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2019 (English)In: Infant Behavior and Development, ISSN 0163-6383, E-ISSN 1879-0453, Vol. 57, article id 101333Article in journal (Refereed) Published
Abstract [en]

The purpose was to investigate associations between quality of reaching for moving objects at 8 months corrected age and neurodevelopment at 2.5 years in children born very preterm (gestational age (GA), 24–31 weeks). Thirtysix infants were assessed while reaching for moving objects. The movements were recorded by a 3D motion capture system. Reaching parameters included aiming, relative length of the reach, number of movement units, proportion of bimanual coupled reaches and number of hits. Neurodevelopment was assessed at 2.5 years by the Bayley Scales of Infant Development III. There were strong associations between infant reaching kinematics and neurodevelopment of cognition and language but the patterns differed: in children born extremely preterm (GA < 28 weeks), planning and control of reaching was strongly related to outcome, while in children born very preterm (GA 28–31 weeks) number of hits and bimanual strategies were of greater relevance. In conclusion, for extremely preterm infants, basic problems on how motion information is incorporated with action planning prevail, while in very preterm infants the coordination of bimanual reaches is more at the focus. We conclude that the results reflect GA related differences in neural vulnerability and that early motor coordination deficits have a cascading effect on neurodevelopment.

Place, publisher, year, edition, pages
Elsevier, 2019
Keywords
Cognition, Language, Motor function, BSID-III, Neurodevelopment
National Category
Psychology
Identifiers
urn:nbn:se:uu:diva-388444 (URN)10.1016/j.infbeh.2019.101333 (DOI)000500374700012 ()31238256 (PubMedID)
Funder
Sven Jerring FoundationSwedish Research Council, 2009-1093Swedish Research Council, 2016-03109
Available from: 2019-06-30 Created: 2019-06-30 Last updated: 2020-01-02Bibliographically approved
Hreinsdottir, J., Kaul, Y. F., Hellström-Westas, L., Rosander, K., von Hofsten, C. & Holmström, G. (2018). Impaired cognitive ability at 2.5 years predicts later visual and ophthalmological problems in children born very preterm. Acta Paediatrica, 107(5), 822-830
Open this publication in new window or tab >>Impaired cognitive ability at 2.5 years predicts later visual and ophthalmological problems in children born very preterm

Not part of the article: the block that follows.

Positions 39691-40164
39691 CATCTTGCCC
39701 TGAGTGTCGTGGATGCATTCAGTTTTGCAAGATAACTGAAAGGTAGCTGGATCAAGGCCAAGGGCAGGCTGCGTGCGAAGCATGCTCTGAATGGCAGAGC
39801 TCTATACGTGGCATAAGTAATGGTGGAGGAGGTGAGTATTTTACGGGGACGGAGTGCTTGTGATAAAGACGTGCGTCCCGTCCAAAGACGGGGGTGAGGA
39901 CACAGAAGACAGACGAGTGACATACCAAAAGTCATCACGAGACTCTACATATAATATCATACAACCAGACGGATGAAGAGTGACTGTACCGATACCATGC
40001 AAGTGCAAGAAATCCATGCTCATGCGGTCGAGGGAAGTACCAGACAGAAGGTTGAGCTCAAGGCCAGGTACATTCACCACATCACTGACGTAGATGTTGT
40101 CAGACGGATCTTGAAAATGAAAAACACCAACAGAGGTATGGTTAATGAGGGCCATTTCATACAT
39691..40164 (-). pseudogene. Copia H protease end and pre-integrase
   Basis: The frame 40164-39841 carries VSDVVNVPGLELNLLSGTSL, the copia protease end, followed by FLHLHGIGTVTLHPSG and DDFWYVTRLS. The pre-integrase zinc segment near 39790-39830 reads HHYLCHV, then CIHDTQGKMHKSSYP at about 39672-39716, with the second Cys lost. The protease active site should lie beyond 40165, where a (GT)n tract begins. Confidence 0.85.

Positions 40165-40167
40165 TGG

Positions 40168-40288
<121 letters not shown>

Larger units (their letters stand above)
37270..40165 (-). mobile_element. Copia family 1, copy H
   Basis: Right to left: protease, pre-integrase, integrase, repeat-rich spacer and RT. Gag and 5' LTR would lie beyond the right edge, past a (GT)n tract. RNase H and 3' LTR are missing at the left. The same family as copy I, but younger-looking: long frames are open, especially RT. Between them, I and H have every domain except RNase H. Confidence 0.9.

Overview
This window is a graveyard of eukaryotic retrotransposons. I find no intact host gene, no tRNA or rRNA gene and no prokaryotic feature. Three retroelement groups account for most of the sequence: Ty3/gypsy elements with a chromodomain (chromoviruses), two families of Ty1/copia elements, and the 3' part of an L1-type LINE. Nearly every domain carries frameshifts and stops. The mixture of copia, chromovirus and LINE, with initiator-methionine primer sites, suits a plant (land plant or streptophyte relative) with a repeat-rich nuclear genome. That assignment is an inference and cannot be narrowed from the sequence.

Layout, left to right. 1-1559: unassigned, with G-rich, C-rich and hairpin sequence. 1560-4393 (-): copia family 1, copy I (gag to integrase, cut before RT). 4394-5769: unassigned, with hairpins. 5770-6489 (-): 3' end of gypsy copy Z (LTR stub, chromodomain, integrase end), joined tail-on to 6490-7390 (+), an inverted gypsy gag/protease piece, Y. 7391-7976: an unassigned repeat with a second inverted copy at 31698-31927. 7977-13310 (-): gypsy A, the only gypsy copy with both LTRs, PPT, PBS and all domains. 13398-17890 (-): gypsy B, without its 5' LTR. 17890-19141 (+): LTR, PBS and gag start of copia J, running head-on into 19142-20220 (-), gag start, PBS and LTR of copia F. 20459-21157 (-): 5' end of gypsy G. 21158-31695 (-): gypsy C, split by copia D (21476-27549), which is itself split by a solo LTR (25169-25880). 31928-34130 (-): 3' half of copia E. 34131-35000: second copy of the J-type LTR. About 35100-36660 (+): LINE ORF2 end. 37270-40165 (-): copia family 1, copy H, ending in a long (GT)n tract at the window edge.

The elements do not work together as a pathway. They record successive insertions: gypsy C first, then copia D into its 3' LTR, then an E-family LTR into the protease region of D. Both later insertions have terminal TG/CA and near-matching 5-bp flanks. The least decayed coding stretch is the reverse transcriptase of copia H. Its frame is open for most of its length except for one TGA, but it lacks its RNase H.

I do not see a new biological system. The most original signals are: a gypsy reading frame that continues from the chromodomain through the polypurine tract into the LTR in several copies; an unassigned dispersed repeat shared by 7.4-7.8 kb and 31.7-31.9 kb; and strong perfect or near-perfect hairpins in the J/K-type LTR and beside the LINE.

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2018 (English)In: Acta Paediatrica, ISSN 0803-5253, E-ISSN 1651-2227, Vol. 107, no 5, p. 822-830Article in journal (Refereed) Published
Abstract [en]

Aim: To identify possible predictive factors for visual problems at 6.5 years in children born very preterm.

Methods: During 2004–2007, all very preterm infants (gestational age [GA] <32 weeks) in Uppsala County, Sweden were screened for retinopathy of prematurity (ROP) neonatally; at four months, visual tracking was tested; at 2.5 years, visuospatial and cognitive tests were carried out. At 6.5 years, 84 preterm children and a reference group of 64 full‐term children underwent ophthalmological testing.

Results: Mean visual acuity (VA) did not differ between the groups, but subnormal VA (≤0.8) was more common in the preterm group (31% vs 14%; p < 0.05). More often than full‐term children, preterm children had impaired contrast sensitivity (<0.5) (36% vs 19%; p < 0.05) and strabismus (8% vs 0%; p < 0.05). Low GA, ROP, intraventricular haemorrhage 3‐4/periventricular leukomalacia and cognitive disability at 2.5 years predicted ophthalmological and visual problems at 6.5 years. Visual tracking ability at four months was not predictive of ophthalmological outcome.

Conclusion: Children born preterm had more ophthalmological problems at 6.5 years of age, including subtle dysfunctions. ROP, early brain injury and impaired cognitive function around 2.5 years predicted later ophthalmological dysfunctions.

Keywords
Cognition, Long term, Risk factor, Very preterm, Visual outcome
National Category
Ophthalmology Pediatrics
Identifiers
urn:nbn:se:uu:diva-348648 (URN)10.1111/apa.14209 (DOI)000430115100016 ()29288532 (PubMedID)
Available from: 2018-04-16 Created: 2018-04-16 Last updated: 2018-06-19Bibliographically approved
von Hofsten, C. & Rosander, K. (2018). The Development of Sensorimotor Intelligence in Infants. In: Plumert, J M (Ed.), Studying The Perception-Action System As A Model System For Understanding Development: (pp. 73-106). Elsevier
Open this publication in new window or tab >>The Development of Sensorimotor Intelligence in Infants
2018 (English)In: Studying The Perception-Action System As A Model System For Understanding Development / [ed] Plumert, J M, Elsevier, 2018, p. 73-106Chapter in book (Refereed)
Abstract [en]